A single, novel homozygous c.1349G>C (p.*450Serext*32) RMND1 (NM_017909.3)15,16 stop codon mutation was identified in 5 independent patients. In each patient, the phenotype was severe, affecting different organs but including myopathy, profound deafness, and renal involvement. The 5 homozygotes were from consanguineous families of Pakistani origin. A founder effect was supported by the presence of a homogeneous haplotype flanking the mutation (Figure 1A). One other patient had different compound heterozygous mutations in RMND1. Mutations in AARS2 (NM_020745.3)17 were the second most frequently identified defect (5 patients). All presented with severe infantile cardiomyopathy, with additional muscle (3 patients) and central neurological features (2 patients) in a subgroup. Interestingly, despite being from different European ethnic backgrounds, all carried the previously reported c.1774C>T (p.Arg592Trp) mutation on at least 1 allele (Figure 1B).17 Mutations in MTO1 (NM_012123.3)18 were identified in 4 patients. All had muscle weakness on presentation with lactic acidosis, 2 had central neurological features, and, unlike a previous report,18 1 did not have cardiomyopathy; 2 patients were homozygous for a p.Thr411Ile MTO1 mutation recently shown to cause a severe respiratory phenotype in a yeast model19 (Figure 1C). Homozygous or compound heterozygous mutations were detected in previously characterized mitochondrial translation genes, including 2 patients with EARS2 (NM_001083614.1)20 mutations (1 having leukoencephalopathy and no corpus callosum),21 2 patients with MTFMT (NM_139242.3) mutations,22 and 1 patient with C12orf65 (NM_152269) mutations.23 Single patients with a clinical presentation resembling previously described cases carried homozygous or compound heterozygous mutations in YARS2 (NM_001040436.2),24PUS1 (NM_025215.5),25MGME1 (NM_052865.2),26ETHE1 (NM_014297.3),27ELAC2 (NM_018127.6),28 and TK2 (NM_004614.3),29 the latter case seen in association with severe loss of mtDNA copy number due to mutation (c.1A>G, p.Met1Val) of the initiating methionine codon. Atypical presentations included a patient with a homozygous TRMU (NM_018006.4)30 mutation seen in association with heart, central nervous system, and muscle involvement but no liver involvement, and a subclinical, mild anemia in patient 23 carrying a homozygous nonsense mutation in PUS1. In addition, patient 26 had typical features of Leigh syndrome and multiple respiratory chain complex defects at the time of biopsy but was homozygous for the p.Glu140Lys SCO2 (NM_001169111.1)31 founder mutation, which is usually seen in association with an isolated complex IV defect and cardiomyopathy, features not present in this patient.
Possible disease-causing variants were identified in novel mitochondrial disease genes in 4 patients, each predicted to affect mitochondrial protein synthesis. VARS2 (NM_001167734.1) and GARS (NM_002047.2) encode mitochondrial aminoacyl-tRNA synthetase genes. FLAD1 (NM_025207.4) encodes a key factor of the riboflavin metabolism, and PTCD1 (NM_015545.3) is a gene encoding a mitochondrially targeted pentatricopeptide reported to be involved in mitochondrial RNA metabolism.32In silico predictions supported a pathogenic role in each case, but given that they were identified only in single patients, further evidence is required before these variants can be considered definitively pathogenic; where familial samples were available, identified mutations were shown to segregate with disease (Table).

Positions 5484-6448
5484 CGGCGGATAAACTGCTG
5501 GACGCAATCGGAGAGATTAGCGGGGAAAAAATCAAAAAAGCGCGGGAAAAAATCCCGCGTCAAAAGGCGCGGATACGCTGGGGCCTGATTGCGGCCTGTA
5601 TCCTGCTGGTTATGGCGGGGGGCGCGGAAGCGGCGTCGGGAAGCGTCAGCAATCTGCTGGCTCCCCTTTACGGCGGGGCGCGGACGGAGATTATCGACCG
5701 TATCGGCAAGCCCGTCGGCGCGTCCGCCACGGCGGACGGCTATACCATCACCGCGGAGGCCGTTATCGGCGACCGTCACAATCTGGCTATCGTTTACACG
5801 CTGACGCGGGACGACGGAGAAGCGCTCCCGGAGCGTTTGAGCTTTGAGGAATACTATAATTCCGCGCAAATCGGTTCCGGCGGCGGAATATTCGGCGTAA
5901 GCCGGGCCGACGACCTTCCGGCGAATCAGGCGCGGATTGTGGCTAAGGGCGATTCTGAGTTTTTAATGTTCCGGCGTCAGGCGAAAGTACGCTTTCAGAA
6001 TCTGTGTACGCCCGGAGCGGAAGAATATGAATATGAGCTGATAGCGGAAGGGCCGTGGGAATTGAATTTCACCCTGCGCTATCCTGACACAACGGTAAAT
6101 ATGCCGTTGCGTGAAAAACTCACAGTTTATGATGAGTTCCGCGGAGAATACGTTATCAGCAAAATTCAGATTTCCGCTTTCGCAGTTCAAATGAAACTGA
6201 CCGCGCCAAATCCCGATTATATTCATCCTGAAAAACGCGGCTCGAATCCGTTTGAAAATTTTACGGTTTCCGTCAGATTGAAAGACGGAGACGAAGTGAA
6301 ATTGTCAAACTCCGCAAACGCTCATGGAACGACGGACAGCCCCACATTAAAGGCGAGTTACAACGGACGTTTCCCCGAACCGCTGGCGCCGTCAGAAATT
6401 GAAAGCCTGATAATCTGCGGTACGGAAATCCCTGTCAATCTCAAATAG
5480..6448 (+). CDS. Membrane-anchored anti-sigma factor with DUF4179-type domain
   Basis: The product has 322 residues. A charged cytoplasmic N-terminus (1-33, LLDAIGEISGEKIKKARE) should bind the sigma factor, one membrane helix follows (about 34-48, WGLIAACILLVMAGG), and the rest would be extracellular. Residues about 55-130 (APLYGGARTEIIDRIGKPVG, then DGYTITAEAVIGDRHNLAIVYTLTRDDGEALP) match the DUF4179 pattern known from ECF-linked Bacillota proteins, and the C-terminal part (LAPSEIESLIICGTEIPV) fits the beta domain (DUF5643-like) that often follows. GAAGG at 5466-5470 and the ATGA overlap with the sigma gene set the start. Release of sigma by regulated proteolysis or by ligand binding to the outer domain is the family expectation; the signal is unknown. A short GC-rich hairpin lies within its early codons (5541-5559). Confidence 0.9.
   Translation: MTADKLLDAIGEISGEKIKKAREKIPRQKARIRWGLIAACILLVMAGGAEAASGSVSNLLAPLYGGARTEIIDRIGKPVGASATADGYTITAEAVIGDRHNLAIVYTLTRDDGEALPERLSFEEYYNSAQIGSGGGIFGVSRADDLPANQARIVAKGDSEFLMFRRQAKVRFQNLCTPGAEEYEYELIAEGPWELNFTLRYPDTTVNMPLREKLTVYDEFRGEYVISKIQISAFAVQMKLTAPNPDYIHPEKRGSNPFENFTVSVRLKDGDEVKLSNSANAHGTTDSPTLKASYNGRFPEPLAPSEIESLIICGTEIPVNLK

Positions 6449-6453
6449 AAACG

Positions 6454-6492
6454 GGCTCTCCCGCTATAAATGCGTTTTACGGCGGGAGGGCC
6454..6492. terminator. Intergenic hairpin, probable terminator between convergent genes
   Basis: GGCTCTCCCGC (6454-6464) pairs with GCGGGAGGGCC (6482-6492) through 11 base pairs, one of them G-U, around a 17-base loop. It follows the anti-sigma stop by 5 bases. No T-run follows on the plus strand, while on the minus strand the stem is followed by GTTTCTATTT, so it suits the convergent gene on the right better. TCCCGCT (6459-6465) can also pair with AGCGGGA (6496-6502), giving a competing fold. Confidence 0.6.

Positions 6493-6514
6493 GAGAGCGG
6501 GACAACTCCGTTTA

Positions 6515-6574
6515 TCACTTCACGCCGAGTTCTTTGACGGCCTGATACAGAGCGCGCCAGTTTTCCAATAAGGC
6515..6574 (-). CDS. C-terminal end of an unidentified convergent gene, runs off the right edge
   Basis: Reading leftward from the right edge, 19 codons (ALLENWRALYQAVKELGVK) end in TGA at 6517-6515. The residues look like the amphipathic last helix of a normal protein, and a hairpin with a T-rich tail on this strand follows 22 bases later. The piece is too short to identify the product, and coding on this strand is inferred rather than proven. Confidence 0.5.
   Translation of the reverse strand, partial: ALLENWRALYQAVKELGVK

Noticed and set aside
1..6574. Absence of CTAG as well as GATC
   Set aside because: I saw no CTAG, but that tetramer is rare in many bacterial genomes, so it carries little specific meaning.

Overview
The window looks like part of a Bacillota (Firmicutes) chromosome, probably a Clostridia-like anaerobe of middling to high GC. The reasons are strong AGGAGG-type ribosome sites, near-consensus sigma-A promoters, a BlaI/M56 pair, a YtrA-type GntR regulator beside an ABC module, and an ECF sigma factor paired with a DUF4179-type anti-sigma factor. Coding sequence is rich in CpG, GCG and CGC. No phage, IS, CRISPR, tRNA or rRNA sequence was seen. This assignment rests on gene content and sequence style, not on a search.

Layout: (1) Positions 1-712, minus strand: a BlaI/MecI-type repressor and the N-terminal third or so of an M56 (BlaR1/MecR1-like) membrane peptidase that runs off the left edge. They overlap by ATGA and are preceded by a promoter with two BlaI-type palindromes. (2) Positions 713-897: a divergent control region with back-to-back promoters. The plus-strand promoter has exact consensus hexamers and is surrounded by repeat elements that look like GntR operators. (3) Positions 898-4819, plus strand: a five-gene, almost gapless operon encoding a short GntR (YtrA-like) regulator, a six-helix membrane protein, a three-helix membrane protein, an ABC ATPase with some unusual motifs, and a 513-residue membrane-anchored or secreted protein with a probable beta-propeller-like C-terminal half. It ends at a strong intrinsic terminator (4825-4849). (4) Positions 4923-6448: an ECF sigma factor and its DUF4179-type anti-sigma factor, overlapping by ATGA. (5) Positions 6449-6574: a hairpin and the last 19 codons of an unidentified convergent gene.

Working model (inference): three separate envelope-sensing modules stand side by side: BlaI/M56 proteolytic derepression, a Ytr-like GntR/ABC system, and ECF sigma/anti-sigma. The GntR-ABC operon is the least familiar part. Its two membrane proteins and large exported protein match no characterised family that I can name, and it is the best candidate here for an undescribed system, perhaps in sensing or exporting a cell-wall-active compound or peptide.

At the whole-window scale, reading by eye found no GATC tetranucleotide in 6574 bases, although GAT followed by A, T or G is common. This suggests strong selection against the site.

In 15 patients we identified 1 or more variants in genes predicted to encode mitochondrial proteins (Table) where there were several plausible candidate disease genes. Most of the gene defects were detected in single patients only (except for ACSM5 [NM_017888.2] mutations in patients 34 and 36). The current lack of functional data directly linking these genes to multiple respiratory chain complex defects led to their classification as possible and not probable causative variants (Figure 2). Identification of additional patients with mutations in these genes and/or functional work is required to validate these findings.
Exome sequencing did not identify any candidate pathogenic variants in 6 patients.
In the pre-exome era, the systematic biochemical characterization of 53 patients with multiple respiratory chain complex defects led to detection of the underlying genetic basis in only 1 patient.5 The work presented herein demonstrates the effect of whole-exome sequencing in this context, which has defined the genetic etiology in 32 of 53 patients (60%, including 28 presumptive and 4 probable causative mutations) with a confirmed biochemical defect consistent with a generalized decrease in mitochondrial translation. The detection rate was even higher in children with onset at younger than 1 year (24/35 [69%]). In 20 patients with prominent cardiac disease, we detected the causative mutation in 15 (80%), while the detection rate was much lower in patients with liver disease (3/9 [33%]). Our findings contrast with large-scale candidate gene analysis using conventional33 and next-generation sequencing approaches,34 both of which had a lower diagnostic yield (10%-13%) and by definition did not discover new potential disease genes. A more ambitious approach involving exon capture and sequencing of all predicted mitochondrial genes (the “mitoexome”) has delivered a greater diagnostic yield (22%-28%),12,35 although in cohorts with predominantly isolated respiratory chain complex defects that are less challenging to define at the genetic level.36